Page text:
MEN’S HOT SOAKING

OPEN TO BELOW

MEN’S CHANGING

OPEN TO BELOW

OPEN TO BELOW

SEMI-PRIVATE GATHERING SEMI-PRIVATE GATHERING

GATHERING

GATHERING

MEN’S WARM SOAKING

WOMEN’S WARM SOAKING

WOMEN’S COLD SOAKING

OPEN TO BELOW

OPEN TO BELOW

OPEN TO BELOW

WOMEN’S CHANGING

WOMEN’S HOT SOAKING WOMEN’S SAUNA

BALCONY

Third Level

BALCONY

Fourth Level

Fifth Level

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MEN’S HOT SOAKING

MEN’S HOT SOAKING

CHANGING

MEN’S CHANGING

WOMEN’S HOT SOAKING

CHANGING

MEN’S WARM SOAKING BALCONY

MEN’S WARM SOAKING MEN’S WARM SOAKING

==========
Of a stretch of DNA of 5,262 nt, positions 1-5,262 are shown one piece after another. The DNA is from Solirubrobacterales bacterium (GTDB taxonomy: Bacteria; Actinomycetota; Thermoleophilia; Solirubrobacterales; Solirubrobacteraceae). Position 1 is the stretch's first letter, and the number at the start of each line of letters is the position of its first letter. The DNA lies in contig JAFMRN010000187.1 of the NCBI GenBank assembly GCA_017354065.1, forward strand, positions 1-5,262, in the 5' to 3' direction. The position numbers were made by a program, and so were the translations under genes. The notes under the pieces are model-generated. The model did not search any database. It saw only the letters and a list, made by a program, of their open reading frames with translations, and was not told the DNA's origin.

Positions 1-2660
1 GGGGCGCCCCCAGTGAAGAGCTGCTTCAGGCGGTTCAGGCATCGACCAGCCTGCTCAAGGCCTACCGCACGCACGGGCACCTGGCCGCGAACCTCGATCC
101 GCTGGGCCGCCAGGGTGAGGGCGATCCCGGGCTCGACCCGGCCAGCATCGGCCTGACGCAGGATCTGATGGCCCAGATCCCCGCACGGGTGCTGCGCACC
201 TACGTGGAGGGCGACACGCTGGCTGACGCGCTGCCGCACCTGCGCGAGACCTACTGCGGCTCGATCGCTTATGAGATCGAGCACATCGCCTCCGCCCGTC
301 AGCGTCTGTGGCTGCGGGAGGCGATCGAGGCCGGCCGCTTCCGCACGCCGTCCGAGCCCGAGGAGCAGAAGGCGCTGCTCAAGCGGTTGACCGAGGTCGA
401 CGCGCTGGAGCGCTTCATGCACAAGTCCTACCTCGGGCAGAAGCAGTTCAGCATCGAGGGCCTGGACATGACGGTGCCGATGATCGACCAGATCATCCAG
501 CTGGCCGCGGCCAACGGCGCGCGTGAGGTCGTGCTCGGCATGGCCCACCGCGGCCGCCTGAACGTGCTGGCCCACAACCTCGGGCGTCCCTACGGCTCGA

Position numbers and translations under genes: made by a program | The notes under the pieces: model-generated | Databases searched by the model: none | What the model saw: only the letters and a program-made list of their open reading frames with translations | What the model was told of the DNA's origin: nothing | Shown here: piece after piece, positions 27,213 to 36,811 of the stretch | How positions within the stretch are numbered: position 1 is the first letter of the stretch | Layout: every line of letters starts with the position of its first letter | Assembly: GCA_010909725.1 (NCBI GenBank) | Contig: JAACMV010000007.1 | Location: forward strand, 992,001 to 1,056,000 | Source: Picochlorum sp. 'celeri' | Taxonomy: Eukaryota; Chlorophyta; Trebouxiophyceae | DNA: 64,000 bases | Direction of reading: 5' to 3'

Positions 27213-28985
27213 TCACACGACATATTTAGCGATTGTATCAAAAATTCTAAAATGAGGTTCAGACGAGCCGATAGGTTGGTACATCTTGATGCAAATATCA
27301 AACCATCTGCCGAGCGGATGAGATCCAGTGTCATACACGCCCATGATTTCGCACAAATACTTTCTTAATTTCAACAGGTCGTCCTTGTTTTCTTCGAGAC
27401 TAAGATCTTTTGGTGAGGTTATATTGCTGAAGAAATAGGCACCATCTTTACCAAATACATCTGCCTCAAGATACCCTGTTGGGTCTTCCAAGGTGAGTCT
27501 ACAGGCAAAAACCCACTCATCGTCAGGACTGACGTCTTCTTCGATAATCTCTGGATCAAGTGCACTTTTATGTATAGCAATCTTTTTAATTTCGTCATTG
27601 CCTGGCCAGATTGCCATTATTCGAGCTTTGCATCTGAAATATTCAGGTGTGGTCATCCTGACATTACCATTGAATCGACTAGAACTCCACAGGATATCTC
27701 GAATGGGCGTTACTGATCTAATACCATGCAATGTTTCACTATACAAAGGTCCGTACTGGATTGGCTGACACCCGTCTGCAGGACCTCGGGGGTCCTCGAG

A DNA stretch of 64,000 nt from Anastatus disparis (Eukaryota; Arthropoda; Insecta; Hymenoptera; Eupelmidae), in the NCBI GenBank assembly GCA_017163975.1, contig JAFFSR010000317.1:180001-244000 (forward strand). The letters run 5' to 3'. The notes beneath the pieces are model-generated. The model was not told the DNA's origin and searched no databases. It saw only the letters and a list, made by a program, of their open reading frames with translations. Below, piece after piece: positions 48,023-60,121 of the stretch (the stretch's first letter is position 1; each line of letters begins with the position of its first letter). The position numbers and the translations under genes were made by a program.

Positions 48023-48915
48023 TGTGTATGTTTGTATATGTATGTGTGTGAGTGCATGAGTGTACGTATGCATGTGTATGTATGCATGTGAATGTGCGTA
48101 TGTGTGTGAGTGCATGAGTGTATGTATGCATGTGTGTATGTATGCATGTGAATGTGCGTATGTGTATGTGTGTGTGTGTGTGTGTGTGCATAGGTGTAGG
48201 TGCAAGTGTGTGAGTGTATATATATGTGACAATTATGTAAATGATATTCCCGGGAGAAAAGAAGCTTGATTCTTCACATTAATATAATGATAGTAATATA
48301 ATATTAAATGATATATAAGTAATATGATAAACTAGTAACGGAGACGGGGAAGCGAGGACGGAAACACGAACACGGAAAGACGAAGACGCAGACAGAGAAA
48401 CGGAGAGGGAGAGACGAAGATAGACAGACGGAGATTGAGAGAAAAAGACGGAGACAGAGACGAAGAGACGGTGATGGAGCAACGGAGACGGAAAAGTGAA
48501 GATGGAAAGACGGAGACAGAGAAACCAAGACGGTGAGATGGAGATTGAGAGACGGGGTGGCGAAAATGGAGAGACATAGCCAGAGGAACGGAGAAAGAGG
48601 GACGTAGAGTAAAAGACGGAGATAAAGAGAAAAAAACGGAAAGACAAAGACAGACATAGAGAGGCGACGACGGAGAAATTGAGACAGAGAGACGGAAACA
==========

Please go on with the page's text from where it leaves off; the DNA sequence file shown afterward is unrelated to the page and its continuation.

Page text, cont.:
MEN’S SAUNA

WOMEN’S SAUNA

WOMEN’S WARM SOAKING

WOMEN’S WARM SOAKING

WOMEN’S WARM SOAKING

MEN’S WASHING

MEN’S SAUNA

MENS WASHING

WOMEN’S WASHING

BALCONY

CHANGING

LOBBY OFFICES

RESTROOM

LOBBY

RESTROOM

LAUNDRY MECHANICAL

Section A

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STORAGE

LINEN CLOSET

MECHANICAL

Section B


West Elevation

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Photographs of 1/4� scale interior space models